by santiago on Thu Jan 22nd, 2009 at 02:28:27 PM EST
[ Parent ]
The systemic problem is that markets are inherently manic depressive and incapable of rationally assessing future risk.

During boom times of irrational exuberance bad companies are funded because risk is underestimated.

During recessions of irrational pessimism and paranoia, good companies aren't funded because risk is overestimated.

Neither is optimal.

These boom/bust cycles are a kind of social illness - an economic plague which reappears cyclically.

Rather than trying to recreate traditional forms of banking, which at best are only barely stable and are likely to react to the present situation by being excessively conservative, what's needed is a distributed organic economy in which credit isn't monopolised and parasitic speculation is illegal.

by ThatBritGuy (thatbritguy (at) googlemail.com) on Thu Jan 22nd, 2009 at 06:32:26 PM EST
[ Parent ]
Although started due to a banking crisis, the current recession is now continuing because of a massive decrease in aggregate demand, not because banks are having trouble lending, so no solution to banking, even if it is indeed still broken, which I doubt, will help us get out of the worldwide recession any sooner. (Another way to think about this is that if housing prices suddenly went up, the banking crisis would also be over.)
True, and very artfully phrased.  But what caused the banking crisis?  It would appear that it was caused by a massive and unsustainable increase in real estate valuation that was enabled by a loose money policy combined with rigorous "see no evil" regulation at the Fed and at other regulatory agencies, especially since 2002. (Another way to think about this is that, were we only able to get the bubble to "un-pop" all would again be well.)

"It is not necessary to have hope in order to persevere."
by ARGeezer (ARGeezer a in a circle eurotrib daught com) on Thu Jan 22nd, 2009 at 01:37:17 PM EST
[ Parent ]
I agree with your diagnosis.  However, it's not actually necessary to address the cause to solve the current problem.  To illustrate with another example, the cause of the disastrous invasion of Iraq was that George Bush happened to be president.  But now that he is no longer president does not mean the problem is solved. Only eventual withdrawal of forces and a stable Iraqi political environment will solve the problems that resulted from the invasion.  Same goes for the worldwide recession today.  Banks may have caused the problem, but that's water under the bridge at this point because banks are not the ones precluding a solution to the problem -- individuals too fearful to spend are.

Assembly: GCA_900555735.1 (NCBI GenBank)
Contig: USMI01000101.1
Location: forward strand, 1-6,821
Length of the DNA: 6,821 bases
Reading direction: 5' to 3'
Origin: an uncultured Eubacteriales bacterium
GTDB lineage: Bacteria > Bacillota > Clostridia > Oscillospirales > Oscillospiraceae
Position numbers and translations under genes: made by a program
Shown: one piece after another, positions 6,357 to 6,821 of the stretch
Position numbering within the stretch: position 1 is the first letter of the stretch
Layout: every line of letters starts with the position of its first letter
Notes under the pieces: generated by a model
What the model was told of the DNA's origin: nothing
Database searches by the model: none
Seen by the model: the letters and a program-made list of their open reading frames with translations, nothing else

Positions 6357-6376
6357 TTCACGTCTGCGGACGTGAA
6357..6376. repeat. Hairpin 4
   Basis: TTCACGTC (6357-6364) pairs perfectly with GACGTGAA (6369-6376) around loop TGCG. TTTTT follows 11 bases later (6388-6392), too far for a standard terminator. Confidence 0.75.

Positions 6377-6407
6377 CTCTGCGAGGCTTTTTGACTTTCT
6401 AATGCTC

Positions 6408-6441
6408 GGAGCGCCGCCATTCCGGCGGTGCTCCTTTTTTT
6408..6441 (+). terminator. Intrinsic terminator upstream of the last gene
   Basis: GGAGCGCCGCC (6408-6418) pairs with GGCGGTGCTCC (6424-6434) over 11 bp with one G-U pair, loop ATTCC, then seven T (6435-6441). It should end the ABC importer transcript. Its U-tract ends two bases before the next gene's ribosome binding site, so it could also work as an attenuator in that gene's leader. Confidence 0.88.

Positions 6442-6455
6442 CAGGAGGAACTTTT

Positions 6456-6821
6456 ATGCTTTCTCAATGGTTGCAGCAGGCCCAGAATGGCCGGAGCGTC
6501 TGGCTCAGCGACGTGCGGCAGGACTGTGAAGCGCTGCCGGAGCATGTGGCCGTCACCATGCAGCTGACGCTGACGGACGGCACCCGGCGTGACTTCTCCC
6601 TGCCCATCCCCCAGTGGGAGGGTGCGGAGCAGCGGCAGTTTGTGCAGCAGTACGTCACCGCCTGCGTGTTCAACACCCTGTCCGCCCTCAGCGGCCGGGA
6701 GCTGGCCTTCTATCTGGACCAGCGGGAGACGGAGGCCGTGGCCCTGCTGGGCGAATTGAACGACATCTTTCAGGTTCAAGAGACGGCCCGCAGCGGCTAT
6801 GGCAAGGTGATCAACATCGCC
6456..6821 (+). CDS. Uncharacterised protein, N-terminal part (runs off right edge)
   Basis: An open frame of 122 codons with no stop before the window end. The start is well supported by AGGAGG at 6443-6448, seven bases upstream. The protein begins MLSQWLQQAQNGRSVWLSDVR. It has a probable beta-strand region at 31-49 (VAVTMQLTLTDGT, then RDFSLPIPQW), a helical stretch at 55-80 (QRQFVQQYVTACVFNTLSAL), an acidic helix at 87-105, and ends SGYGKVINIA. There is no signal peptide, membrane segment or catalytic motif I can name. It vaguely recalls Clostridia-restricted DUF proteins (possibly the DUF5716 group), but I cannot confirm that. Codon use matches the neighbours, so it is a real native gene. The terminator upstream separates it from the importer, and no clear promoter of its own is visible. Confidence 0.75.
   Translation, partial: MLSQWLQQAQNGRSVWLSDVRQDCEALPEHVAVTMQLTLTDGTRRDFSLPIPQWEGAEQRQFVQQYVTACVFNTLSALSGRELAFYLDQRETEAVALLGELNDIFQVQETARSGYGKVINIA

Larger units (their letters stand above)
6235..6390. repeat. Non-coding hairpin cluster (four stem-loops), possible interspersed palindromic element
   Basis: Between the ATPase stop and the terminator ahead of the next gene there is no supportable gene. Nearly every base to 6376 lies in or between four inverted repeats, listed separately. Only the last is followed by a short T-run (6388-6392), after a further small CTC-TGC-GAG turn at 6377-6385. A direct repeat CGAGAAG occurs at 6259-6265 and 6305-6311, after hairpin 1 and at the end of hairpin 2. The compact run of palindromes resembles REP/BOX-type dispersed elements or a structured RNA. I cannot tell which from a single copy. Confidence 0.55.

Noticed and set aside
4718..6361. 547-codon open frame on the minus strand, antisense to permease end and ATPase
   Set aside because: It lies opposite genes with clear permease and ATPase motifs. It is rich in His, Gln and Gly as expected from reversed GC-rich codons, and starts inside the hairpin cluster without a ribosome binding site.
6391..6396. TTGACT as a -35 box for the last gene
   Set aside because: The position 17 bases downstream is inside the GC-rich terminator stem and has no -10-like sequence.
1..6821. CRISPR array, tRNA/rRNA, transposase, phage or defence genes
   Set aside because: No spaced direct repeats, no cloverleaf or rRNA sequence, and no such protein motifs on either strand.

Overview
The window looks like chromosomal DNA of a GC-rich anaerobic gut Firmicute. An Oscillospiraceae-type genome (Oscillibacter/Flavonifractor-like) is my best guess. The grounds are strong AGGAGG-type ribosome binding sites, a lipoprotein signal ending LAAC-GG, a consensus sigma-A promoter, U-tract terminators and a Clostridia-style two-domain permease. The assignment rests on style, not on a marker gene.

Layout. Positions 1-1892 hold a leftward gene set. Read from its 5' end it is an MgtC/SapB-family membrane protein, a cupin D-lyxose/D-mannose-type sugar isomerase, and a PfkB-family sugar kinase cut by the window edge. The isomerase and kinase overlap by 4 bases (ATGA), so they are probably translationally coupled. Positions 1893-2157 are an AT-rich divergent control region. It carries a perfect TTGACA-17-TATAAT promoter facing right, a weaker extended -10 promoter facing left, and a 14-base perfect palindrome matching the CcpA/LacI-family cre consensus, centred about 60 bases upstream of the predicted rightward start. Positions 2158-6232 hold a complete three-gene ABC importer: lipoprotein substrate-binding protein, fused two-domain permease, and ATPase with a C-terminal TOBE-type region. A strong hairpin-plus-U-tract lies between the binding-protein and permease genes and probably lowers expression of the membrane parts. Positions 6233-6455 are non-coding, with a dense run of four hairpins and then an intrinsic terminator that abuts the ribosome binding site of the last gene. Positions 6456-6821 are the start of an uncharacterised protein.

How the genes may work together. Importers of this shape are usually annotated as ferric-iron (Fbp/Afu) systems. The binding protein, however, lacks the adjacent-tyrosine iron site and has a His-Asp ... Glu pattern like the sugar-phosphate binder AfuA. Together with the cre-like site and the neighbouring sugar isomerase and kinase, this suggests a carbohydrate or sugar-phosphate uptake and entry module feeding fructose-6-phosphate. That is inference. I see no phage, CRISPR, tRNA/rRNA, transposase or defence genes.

by santiago on Thu Jan 22nd, 2009 at 02:34:16 PM EST
[ Parent ]
actions have irreversible conseuences.

In the long run, we're all dead. John Maynard Keynes
by Jerome a Paris (etg@eurotrib.com) on Thu Jan 22nd, 2009 at 05:06:16 PM EST
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I agree with your diagnosis.  However, it's not actually necessary to address the cause to solve the current problem.
True again.  But addressing the cause is important if we are to at least delay by 50 years repeating the actions that brought us to the current problem.

"It is not necessary to have hope in order to persevere."
by ARGeezer (ARGeezer a in a circle eurotrib daught com) on Thu Jan 22nd, 2009 at 05:49:22 PM EST
[ Parent ]
Agreed.
by santiago on Thu Jan 22nd, 2009 at 05:59:07 PM EST
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Problem is, they counted the rentals for the smoke machine and all the mirrors as part of the GDP, then stiffed the company who rented it and counted the legal fees as part of GDP. And when the company went out of business, they counted bankruptcy court payrolls as part of GDP. And when the next company bought their assets, they found that the smoke machine was sent back to China, and the mirrors were all too broken...but they found ways to count the shipping costs and the insurance auditors invoice as GDP.

There's more trillions gone than there is production in the world, it was part of our great GDP, but it still is a debt to someone.

There's no emollient left to make a bubble with. But note, the USians just took delivery of a new aircraft carrier on 10 Jan
($6.2 billion), they've another in production (only $5.1 billion) and dumped nearly $400 million onto Northrop to start designs on the next one. So things must not be really all that bad. Why do we need a banking system when we has gots the aircraft carriers. Your Industry New

Never underestimate their intelligence, always underestimate their knowledge.

Frank Delaney ~ Ireland

by siegestate (siegestate or beyondwarispeace.com) on Thu Jan 22nd, 2009 at 09:01:38 PM EST